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Whether or not one supported Barack Obama’s election to the White House, one must concede that the President’s campaign speeches brilliantly portrayed a new vision for a tired country. Yet Obama did not write them. The man behind the curtain was 28-year-old Jon Favreau. Though not yet a household name, Favreau was the wordsmith behind the 2008 Obama campaign that changed the face of the American political landscape. Favreau’s words presented a simple message — “Yes, we can” — and that message carried Obama to victory. Through his writing, Favreau helped to shape the country’s thoughts and culture. He not only influenced the election, but also inspired people to have hope for a better future.
The man with the mighty pen had humble beginnings. Born in Massachusetts, Favreau began to excel during college, graduating as valedictorian from the College of the Holy Cross. His valedictory address mixed humor and poignancy. Though his tone was lighthearted, Favreau still left his audience with a serious message, writing that, “The employers are our communities, and while each position is already being filled by millions all over the world, there is a desperate need for more help. And here’s some of what we need: soccer coaches…, signature collectors, boo-boo fixers, grocers to the hungry, roofers to the homeless, and believers — especially believers. Will not these tasks constitute bold undertakings? Indeed, I’m sure they will. But I have faith that we will try them, and, God willing, we shall succeed.” Favreau called the students, teachers, and family members at Holy Cross to believe and get involved, even if it was through something as simple as coaching a Pee Wee soccer team. His words, though delivered on a much smaller stage, were reminiscent of the great orator John F. Kennedy’s call to “ask not what your country can do for you, but what you can do for your country.”
While in office, President Kennedy used author Ted Sorensen as his “intellectual blood bank” and main speechwriter. Similarly, Obama found someone who could “read his mind” in Favreau, who was then just a few years out of college and working for John Kerry. While on the campaign trail, Obama realized that there were simply not enough hours in the day to both campaign and write. Though Obama, like Kennedy, was a best-selling author, Obama, like Kennedy, still needed help from a speechwriter. Obama and Favreau immediately clicked, forming a friendship around baseball and politics. But it was Favreau’s ability to channel Obama’s already pristine language into something sublime that made the difference in Obama’s campaign.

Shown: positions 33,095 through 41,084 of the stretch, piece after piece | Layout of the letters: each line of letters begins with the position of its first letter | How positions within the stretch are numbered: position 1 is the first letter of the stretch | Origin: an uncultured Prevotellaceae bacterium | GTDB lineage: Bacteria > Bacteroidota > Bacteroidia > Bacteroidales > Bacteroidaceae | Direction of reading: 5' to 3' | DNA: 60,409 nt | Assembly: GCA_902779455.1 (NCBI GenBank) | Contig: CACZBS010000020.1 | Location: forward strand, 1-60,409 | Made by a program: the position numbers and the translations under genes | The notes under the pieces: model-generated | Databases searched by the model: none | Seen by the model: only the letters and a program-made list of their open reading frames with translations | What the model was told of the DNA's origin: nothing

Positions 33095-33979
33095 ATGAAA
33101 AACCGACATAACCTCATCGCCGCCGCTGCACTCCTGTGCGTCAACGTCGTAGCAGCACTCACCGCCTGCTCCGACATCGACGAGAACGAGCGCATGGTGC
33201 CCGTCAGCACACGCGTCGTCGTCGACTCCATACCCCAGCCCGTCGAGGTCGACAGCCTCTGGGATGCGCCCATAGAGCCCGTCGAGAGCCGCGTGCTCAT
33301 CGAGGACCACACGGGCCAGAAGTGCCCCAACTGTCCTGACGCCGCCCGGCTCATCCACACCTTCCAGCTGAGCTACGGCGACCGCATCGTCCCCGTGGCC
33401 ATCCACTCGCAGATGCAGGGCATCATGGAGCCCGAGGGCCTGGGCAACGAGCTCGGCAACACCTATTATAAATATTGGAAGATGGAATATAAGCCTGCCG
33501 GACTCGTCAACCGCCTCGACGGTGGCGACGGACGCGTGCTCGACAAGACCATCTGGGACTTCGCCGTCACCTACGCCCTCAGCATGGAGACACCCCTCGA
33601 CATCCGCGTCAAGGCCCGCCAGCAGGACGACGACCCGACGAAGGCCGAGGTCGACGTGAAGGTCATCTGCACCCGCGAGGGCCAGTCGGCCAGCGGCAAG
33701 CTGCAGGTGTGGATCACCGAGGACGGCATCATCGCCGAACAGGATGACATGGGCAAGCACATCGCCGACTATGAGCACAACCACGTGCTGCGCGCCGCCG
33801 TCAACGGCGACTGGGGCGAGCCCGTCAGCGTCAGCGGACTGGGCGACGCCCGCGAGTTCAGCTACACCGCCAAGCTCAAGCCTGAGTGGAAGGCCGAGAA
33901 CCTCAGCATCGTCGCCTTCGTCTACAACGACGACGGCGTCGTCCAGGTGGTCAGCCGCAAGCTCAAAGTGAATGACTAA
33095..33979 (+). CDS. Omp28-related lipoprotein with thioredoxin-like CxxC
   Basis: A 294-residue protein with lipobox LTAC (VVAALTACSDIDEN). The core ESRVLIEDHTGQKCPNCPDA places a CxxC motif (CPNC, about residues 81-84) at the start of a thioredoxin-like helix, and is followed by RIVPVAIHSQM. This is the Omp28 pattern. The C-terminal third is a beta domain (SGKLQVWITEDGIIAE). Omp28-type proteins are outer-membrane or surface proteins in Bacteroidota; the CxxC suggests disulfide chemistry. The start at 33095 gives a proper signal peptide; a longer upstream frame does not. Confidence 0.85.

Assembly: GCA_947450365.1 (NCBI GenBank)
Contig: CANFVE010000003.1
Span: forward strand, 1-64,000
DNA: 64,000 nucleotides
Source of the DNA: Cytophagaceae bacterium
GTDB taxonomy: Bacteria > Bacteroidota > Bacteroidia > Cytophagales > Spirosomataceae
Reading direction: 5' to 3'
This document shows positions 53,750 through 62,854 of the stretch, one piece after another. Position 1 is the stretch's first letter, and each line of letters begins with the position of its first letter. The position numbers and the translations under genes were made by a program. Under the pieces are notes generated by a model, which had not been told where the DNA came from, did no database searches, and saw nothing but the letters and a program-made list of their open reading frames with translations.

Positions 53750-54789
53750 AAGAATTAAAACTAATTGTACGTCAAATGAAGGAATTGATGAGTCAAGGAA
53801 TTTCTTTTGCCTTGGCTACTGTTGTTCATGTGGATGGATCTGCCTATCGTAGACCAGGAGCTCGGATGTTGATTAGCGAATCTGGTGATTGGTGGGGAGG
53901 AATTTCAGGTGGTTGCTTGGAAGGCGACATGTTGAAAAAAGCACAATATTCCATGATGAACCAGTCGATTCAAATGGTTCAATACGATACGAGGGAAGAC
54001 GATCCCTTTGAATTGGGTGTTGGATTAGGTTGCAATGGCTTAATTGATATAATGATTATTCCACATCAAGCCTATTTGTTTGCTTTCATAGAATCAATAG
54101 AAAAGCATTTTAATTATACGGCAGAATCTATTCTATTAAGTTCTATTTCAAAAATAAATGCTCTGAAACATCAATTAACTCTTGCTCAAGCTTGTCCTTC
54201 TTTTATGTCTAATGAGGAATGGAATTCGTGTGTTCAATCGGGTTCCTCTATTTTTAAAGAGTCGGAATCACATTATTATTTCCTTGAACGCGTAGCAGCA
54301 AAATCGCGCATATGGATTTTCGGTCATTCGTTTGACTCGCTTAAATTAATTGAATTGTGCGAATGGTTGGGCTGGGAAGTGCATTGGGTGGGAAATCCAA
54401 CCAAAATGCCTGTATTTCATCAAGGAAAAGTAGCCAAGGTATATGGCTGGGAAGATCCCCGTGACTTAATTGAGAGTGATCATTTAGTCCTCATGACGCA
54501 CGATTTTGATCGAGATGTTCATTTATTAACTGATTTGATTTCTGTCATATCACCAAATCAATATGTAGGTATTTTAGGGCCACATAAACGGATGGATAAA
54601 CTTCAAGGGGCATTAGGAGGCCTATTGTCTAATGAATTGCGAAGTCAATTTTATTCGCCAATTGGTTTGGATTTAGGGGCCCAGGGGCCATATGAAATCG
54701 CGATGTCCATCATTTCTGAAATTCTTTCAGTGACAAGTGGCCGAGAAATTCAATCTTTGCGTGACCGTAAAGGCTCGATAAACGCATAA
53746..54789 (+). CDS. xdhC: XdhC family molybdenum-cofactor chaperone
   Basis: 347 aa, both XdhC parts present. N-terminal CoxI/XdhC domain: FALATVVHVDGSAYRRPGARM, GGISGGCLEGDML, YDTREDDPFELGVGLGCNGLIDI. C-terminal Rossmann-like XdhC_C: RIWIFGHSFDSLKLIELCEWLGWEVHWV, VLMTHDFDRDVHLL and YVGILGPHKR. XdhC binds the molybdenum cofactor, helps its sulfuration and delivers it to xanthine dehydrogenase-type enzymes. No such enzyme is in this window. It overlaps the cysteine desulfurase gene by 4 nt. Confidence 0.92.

The finest example of Favreau’s work was heard not along the campaign trail, but rather at its end: Obama’s victory speech in Chicago was breathtaking. When Obama won the election, much of the country was in a state of euphoria, and Favreau’s task — crafting an oration for both the crowd at Grant Park and the millions of viewers across the world — was daunting. Obama’s victory speech, however, was not the first piece Favreau had ever written with such a celebratory tone: though the two speeches were written at different times for radically different purposes, the thoughts presented in Obama’s speech were largely reminiscent of those contained in Favreau’s own valedictory address. For Obama, Favreau wrote that America should “summon a new spirit of patriotism, of service and responsibility where each of us resolves to pitch in and work harder and look after not only ourselves, but each other.” These ideas of working together as a community and looking after each other echo his May 2003 address. His words about believing, helping, and hoping are essentially the same whether spoken to a few people at the College of the Holy Cross or to the nation at large. Jon Favreau knows how to lead with the power of his pen. Though he was the man behind the curtain for much of the presidential campaign, he helped to change our country’s thinking and shape our culture by giving us what we needed most in a time of great change: hope.
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